Lithuanian Web Site: Let’s Learn about Lite, the Great Synagogue and the Vilna Gaon

Lithuanian Web Site: Let’s Learn about Lite, the Great Synagogue and the Vilna Gaon

by Karolina Aleknavičė,

This year, 2020, has been declared the Year of the Vilna Gaon and Lithuanian Jewish History, and it’s a good opportunity to learn about the authentic culture which thrived for whole centuries in our neighborhood.

We spoke with Vilna Gaon State Jewish Museum Jewish culture and identity exhibit coordinator Saulė Valiūnaitė, Vilnius University historian Dr. Akvilė Naudžiūnienė and Kėdainiai Multicultural Center director Audronė Pečiulytė about Lite, the Litvaks who lived here, Vilnius as the Jerusalem of the North and the Gaon, Eliyahu, who lived there.

Lithuanian Jewish History an Integral Part of Lithuanian History

Valiūnaitė told Lithuanians’ attitude towards Jewish history has changed over the last 15 years. “It’s inspiring that in Vilnius and other Lithuanian cities there are ever more initiatives appearing, and most importantly, a desire to commemorate the history and heritage of the Jews who lived there. Some do this by setting up commemorative markers, others by organizing events or writing books about the Jewish history of their cities and towns,” she said.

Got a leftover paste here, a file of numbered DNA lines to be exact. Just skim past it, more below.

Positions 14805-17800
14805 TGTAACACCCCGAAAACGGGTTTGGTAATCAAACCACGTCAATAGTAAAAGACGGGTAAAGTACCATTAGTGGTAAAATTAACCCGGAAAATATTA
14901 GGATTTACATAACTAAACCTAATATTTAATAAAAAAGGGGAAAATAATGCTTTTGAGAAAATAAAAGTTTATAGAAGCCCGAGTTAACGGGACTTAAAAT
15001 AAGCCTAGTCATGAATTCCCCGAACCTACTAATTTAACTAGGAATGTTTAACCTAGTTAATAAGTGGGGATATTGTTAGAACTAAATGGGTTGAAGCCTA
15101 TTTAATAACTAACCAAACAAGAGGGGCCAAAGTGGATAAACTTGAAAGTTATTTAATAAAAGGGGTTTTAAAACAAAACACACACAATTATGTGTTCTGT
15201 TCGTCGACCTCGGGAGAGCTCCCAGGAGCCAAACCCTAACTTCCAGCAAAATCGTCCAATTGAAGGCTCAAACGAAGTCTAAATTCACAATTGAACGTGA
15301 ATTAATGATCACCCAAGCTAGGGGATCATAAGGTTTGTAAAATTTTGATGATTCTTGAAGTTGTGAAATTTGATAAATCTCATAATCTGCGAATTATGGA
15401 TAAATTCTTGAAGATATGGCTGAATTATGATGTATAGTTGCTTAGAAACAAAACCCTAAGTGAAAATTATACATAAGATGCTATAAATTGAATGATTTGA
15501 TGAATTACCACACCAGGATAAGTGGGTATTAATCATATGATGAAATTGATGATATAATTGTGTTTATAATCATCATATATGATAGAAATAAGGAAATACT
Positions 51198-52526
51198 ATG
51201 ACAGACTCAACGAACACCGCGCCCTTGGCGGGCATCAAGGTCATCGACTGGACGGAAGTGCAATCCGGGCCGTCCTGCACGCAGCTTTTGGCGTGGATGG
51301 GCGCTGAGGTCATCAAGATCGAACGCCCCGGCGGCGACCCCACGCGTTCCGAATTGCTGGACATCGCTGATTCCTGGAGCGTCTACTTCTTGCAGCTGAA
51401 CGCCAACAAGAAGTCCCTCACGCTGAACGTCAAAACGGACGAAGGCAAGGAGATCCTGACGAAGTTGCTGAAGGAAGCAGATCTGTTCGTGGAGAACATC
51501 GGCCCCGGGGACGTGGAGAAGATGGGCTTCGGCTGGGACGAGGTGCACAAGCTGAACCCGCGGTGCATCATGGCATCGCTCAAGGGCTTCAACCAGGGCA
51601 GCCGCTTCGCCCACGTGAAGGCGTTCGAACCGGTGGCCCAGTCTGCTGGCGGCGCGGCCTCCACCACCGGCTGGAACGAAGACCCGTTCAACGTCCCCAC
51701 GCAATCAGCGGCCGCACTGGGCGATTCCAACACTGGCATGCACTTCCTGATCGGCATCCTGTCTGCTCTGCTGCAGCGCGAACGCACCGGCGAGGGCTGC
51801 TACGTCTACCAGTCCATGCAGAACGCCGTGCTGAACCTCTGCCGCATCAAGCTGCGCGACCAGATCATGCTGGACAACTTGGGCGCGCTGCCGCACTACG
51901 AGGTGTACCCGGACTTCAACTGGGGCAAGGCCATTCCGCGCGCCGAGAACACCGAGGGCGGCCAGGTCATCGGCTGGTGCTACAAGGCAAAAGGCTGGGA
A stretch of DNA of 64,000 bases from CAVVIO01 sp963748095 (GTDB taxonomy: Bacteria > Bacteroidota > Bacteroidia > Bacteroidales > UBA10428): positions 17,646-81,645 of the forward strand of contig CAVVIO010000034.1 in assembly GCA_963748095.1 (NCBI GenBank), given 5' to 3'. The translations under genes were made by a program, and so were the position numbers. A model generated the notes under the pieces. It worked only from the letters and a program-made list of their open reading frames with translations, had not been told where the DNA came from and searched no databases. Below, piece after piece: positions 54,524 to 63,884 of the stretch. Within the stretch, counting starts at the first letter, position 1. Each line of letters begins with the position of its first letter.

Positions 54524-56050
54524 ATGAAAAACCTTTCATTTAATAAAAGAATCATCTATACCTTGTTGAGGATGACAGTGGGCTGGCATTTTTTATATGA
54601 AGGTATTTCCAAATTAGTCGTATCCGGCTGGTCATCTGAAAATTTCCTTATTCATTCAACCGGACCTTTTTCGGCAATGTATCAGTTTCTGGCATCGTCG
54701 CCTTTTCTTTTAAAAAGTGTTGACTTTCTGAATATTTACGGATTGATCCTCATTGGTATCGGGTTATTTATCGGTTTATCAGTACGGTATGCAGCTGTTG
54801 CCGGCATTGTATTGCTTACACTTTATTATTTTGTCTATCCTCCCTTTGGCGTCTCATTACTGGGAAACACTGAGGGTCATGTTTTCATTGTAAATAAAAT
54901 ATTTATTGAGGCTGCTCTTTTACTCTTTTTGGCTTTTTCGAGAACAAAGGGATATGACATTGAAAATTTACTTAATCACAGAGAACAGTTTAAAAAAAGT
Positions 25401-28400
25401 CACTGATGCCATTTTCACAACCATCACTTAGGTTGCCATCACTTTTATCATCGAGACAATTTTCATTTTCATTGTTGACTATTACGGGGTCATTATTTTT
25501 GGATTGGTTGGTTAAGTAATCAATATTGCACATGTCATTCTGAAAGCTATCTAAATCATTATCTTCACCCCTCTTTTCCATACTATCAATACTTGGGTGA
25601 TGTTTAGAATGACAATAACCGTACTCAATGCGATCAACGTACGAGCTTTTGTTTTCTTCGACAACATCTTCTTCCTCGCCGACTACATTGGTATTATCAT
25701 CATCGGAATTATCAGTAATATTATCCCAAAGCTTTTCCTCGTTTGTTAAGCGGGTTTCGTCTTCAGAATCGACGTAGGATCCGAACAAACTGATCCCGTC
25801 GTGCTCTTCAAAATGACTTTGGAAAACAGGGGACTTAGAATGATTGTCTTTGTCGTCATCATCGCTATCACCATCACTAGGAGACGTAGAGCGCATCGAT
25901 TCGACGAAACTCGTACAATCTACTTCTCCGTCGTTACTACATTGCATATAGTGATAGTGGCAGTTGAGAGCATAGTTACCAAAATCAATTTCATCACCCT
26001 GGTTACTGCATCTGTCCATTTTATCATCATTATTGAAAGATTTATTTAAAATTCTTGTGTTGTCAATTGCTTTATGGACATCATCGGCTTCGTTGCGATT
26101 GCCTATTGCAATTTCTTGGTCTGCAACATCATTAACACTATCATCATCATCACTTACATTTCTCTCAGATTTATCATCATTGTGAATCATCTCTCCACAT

“The supply of and demand for events is growing. People are finding things which interest them: someone who tries a bagel becomes interested in Jewish cuisine, someone who reads a book by a Jewish author wants to learn more about the historical context,” she continued.

Although Valiūnaitė sees positive changes, she cautions there is much more work to do in order for Jewish history to be accepted in our society as a fully worthy and integral part of Lithuanian history rather than as an exotic element. She says the biggest problem until now is Jews have not been included fully in the narrative of Lithuanian history.

“That which we call Lithuanian history class in the schools I would call [ethnic] Lithuanians’ history. The school curriculum, after all, which is the only source of historical knowledge for the absolute majority of people, essentially only teaches children the history of the [ethnic] Lithuanians of Lithuania,” she observed, and commented society has lost much because of this approach.

Full story in Lithuanian here.